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Obtaining Quality Healthcare through Patient and Caregiver Engagement

Vera Rulon, MS, RHIT, FAHIMA
Tir Health Advisors LLC

At AHIMA’s National Convention in 2014, Angela Kennedy, EdD, MBA, RHIA, shared a story about her adopted daughter’s diagnosis of cystic fibrosis, and the difficulty she faced getting her daughter’s medical history. Her story is personal, but not rare.

Without essential health information, patient empowerment is nearly impossible; it’s like asking someone to build a house without the benefit of blueprints.

Information is power, and good communication is a prerequisite to truly sharing the power of decision-making.

Health information management (HIM) professionals can help solve these issues starting with an understanding of how access to information can empower patients and caregivers.

  • Family and medical history: Knowledge of family medical history by patients and caregivers can help patients and their medical teams assess the risks of various diseases. Digital technologies can help keep personal and family health information up-to-date and track it quickly and seamlessly.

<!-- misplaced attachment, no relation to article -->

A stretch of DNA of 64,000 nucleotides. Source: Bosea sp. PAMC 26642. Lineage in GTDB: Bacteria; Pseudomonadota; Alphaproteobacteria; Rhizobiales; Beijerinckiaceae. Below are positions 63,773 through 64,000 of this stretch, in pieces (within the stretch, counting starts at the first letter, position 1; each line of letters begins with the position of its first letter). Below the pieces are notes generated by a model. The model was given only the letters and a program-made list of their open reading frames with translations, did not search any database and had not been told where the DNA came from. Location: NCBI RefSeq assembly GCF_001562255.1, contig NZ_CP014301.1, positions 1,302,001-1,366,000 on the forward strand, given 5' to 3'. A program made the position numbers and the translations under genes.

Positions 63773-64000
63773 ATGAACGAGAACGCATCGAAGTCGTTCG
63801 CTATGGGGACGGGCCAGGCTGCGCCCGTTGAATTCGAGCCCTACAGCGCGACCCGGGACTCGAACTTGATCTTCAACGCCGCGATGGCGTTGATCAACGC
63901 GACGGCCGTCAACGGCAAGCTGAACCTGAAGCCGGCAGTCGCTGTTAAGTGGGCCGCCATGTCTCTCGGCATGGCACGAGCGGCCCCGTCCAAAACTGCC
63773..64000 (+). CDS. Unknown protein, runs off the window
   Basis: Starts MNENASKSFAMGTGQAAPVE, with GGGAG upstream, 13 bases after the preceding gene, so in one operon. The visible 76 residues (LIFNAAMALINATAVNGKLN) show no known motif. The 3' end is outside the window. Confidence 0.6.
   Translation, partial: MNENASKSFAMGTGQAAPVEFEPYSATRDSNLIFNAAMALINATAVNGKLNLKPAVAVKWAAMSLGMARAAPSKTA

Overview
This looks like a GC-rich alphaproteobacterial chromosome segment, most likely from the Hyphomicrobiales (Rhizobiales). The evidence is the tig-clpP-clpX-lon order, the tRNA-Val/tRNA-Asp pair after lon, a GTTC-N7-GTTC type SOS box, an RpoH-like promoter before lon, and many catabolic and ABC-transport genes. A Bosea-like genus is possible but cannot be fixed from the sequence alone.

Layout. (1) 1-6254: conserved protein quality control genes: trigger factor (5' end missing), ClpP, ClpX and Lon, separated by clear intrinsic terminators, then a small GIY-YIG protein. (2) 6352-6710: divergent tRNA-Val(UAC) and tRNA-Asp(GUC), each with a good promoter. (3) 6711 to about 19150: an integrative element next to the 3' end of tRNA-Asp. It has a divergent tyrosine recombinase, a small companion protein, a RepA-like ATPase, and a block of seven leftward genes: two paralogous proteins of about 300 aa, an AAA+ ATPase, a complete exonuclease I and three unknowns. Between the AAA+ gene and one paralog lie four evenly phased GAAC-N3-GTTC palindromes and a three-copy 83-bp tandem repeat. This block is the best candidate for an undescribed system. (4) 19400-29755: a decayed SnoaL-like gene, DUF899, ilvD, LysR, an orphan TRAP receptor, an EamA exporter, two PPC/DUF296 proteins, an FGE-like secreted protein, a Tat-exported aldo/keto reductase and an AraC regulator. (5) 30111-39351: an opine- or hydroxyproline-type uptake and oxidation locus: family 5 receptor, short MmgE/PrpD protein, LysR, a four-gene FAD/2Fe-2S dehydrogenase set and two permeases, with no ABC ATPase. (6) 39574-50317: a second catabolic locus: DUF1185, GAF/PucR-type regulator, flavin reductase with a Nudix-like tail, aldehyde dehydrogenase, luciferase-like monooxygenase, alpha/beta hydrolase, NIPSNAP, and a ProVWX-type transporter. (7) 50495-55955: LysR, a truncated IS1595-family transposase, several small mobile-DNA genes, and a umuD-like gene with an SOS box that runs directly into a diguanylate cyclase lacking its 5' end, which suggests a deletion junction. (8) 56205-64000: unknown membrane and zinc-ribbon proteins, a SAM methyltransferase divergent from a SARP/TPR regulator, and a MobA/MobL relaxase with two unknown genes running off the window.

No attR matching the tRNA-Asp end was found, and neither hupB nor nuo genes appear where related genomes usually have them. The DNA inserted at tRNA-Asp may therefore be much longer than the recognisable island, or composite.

• Diagnosis: When patients do their own research online, they come prepared to ask questions of their physicians. The power of questions is most prominent in the diagnosis process and in helping both the doctor and patient assess options.
  • Decisions on treatment: Providers can share options in real-time through digital technologies. More importantly, by understanding patient preferences, shared decision-making is improved by providing access to medical information in real-time.
  • Monitoring and maintenance: Deploying mobile technologies may help patients and caregivers monitor their health status, maintain adherence to medical treatments, and share their data with their healthcare team. This part of the journey lends itself to the support of patient communities.

HIM professionals must ensure that trust is both earned and sustained with patients and caregivers.

After all, as Kennedy’s story illustrates, HIM professionals also walk in these shoes as parents, friends, individuals, and community members. Remembering this can help keep the patient voice as an HIM professional’s “North Star,” even as the world of information management and communication undergoes its most profound revolution in history.


Post adapted from the Journal of AHIMA 86, no.1 (January 2015): 48-51.

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